Asian Music and Dance

Best Then, Better Now: The Legendary Prabha Atre

Quite when Prabha Atre had last performed on British shores was the source of stage-whispered conjecture in the audience. One pundit assured everyone within earshot that it had been 1974. Her website – www.prabhaatre.com – suggests 1995. If so, sadly because she is one of the vocal titans, no imminent performance(s) ever registered with me. Still, as the US folklorist Carl Sandburg quipped, humankind is awfully good at ‘forgettery’. Festival director Sandeep Virdee’s choice of an octogenarian to close the ninth Darbar Festival was a masterstroke. 

If Prabha Atre was physically striking with her mane of thick, tied-back white hair, her brain was more impressive still with its solutions and resolutions. As at the previous day’s Khayal Talk with Pulse’s Dharambir Singh, her hair colour coordinated with her stage attire. She wore a white blouse and pale cream sari with what, under the stage lighting, looked like maroon trimming. At her recital she oozed authority, as only Kishori Amonkar has in my recent first-hand experience and Girija Devi on commercially-released live recordings.

Accompanying Atre, panning left to right from the audience seats, were Sanju Sahai on tabla, then Bharat Bhushan Goswami on sarangi, Priya Parkash on tanpura, Gunwat Kaur on swarmandal (a kind of non-chord-producing Indian autoharp), second vocalist Chetna Banawat (also on tanpura) and Ajay Joglekar on harmonium. From the first three-composition repertoire item, she laid down the markers for what was to come. Khayal is a forte. Over the last century khayal became Hindustani art music’s pre-eminent song genre. The wellspring from which she draws, the Kirana gharana or school/style of performance, was vital in reshaping tastes and superannuating earlier forms such as dhrupad.

There is a fallback tendency to extol that gharana’s male exponents – the likes of Ustad Abdul Karim Khan and Pandit Bhimsen Joshi – over its female vocalists. Yet there are two prime vocally very different grandes dames of the gharana that truly do it for me. They are Prabha Atre and the late Gangubai Hangal. The backgrounds of these sisters in music could not be more different. Atre is from a middle-class Marathi background – her parents were teachers – whereas Hangal, two decades her senior, came from a hereditary Marathi musician-entertainer caste. They are both required listening, Kirana or not.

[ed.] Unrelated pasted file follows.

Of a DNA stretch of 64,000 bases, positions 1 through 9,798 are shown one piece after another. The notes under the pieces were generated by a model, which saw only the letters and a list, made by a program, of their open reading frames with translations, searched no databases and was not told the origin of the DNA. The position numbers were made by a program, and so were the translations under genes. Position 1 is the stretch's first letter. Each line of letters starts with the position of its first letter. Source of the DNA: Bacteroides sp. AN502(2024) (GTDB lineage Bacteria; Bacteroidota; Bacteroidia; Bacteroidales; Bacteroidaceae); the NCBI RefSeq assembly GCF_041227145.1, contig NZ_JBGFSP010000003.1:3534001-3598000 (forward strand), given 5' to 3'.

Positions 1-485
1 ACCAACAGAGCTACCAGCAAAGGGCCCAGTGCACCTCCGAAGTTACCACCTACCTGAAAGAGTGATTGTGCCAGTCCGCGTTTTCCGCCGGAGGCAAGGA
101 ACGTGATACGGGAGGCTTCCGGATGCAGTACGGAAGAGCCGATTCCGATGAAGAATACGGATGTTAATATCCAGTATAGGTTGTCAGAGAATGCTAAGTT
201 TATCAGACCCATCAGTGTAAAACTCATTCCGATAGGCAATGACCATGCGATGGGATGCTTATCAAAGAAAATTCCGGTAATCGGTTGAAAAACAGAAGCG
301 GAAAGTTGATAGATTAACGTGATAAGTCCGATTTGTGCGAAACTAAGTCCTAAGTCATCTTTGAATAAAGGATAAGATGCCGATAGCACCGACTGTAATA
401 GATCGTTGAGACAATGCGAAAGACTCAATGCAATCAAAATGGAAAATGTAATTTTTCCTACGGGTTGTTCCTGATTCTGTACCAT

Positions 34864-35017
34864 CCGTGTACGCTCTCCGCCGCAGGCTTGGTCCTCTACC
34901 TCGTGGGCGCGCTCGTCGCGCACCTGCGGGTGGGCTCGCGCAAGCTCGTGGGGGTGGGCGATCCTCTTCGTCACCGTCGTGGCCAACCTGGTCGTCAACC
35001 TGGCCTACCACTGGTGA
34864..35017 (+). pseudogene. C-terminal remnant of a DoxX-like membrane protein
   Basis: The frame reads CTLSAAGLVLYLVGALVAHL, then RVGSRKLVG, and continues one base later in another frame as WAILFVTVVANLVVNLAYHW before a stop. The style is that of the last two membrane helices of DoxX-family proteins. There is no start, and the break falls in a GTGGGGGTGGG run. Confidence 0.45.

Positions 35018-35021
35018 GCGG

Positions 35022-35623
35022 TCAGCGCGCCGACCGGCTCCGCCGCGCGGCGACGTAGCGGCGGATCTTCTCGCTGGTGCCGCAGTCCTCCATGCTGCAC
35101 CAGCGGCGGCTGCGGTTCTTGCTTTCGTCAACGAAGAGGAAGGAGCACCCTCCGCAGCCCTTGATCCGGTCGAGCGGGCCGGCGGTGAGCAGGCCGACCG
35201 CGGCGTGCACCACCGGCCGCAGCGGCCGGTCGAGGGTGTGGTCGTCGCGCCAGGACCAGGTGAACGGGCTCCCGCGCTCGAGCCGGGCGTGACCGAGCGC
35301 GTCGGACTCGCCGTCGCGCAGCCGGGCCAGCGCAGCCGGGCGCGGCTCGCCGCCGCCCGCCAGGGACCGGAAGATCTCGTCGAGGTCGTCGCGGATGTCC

Reflecting a career including ten years as an assistant producer at All India Radio and even more time in academe, Prabha Atre conjured images of tradition and modernity. It was plain that her balancing act involves intellect, artistry and stagecraft. Her wealth of performance experience was evident straight away. There was no shilly-shallying; no alap (opening movement) probings. It was straight into the song; however abstract, however khayal or other song form. The spontaneous ‘arrangements’ allowed plenty of space. At times either Goswami or Joglekar dropped out to allow the other to shine solo. In a cultural microclimate in which it appears as if every hick tablawallah wants to show off their hot licks and ego, Sanju Sahai, of rather fine Benares tabla gharana lineage, accompanied – accompanied economically and tastefully. A typical instrumental ‘building-brick’ progression – a sarangi solo, a harmonium flourish, a tabla burst – lasted maybe 60, maybe 90, maybe 180 seconds. Everything added to the cumulative narrative because, with Prabha Atre, the song is the thing.

What she delivered – with consummate vocal support and/or double-vocals from the remarkable Chetna Banawat (a disciple of hers since 1999) – was a concert that fulfilled dreams. It was one that nobody will forget. Yet the concert summoned an insightful remark that her guru, Sureshbabu Mane, was given to making: “Sing in such a way that after the concert, your music eludes the memory of the audience. They should just be filled with the aura of the concert that lingers on.”



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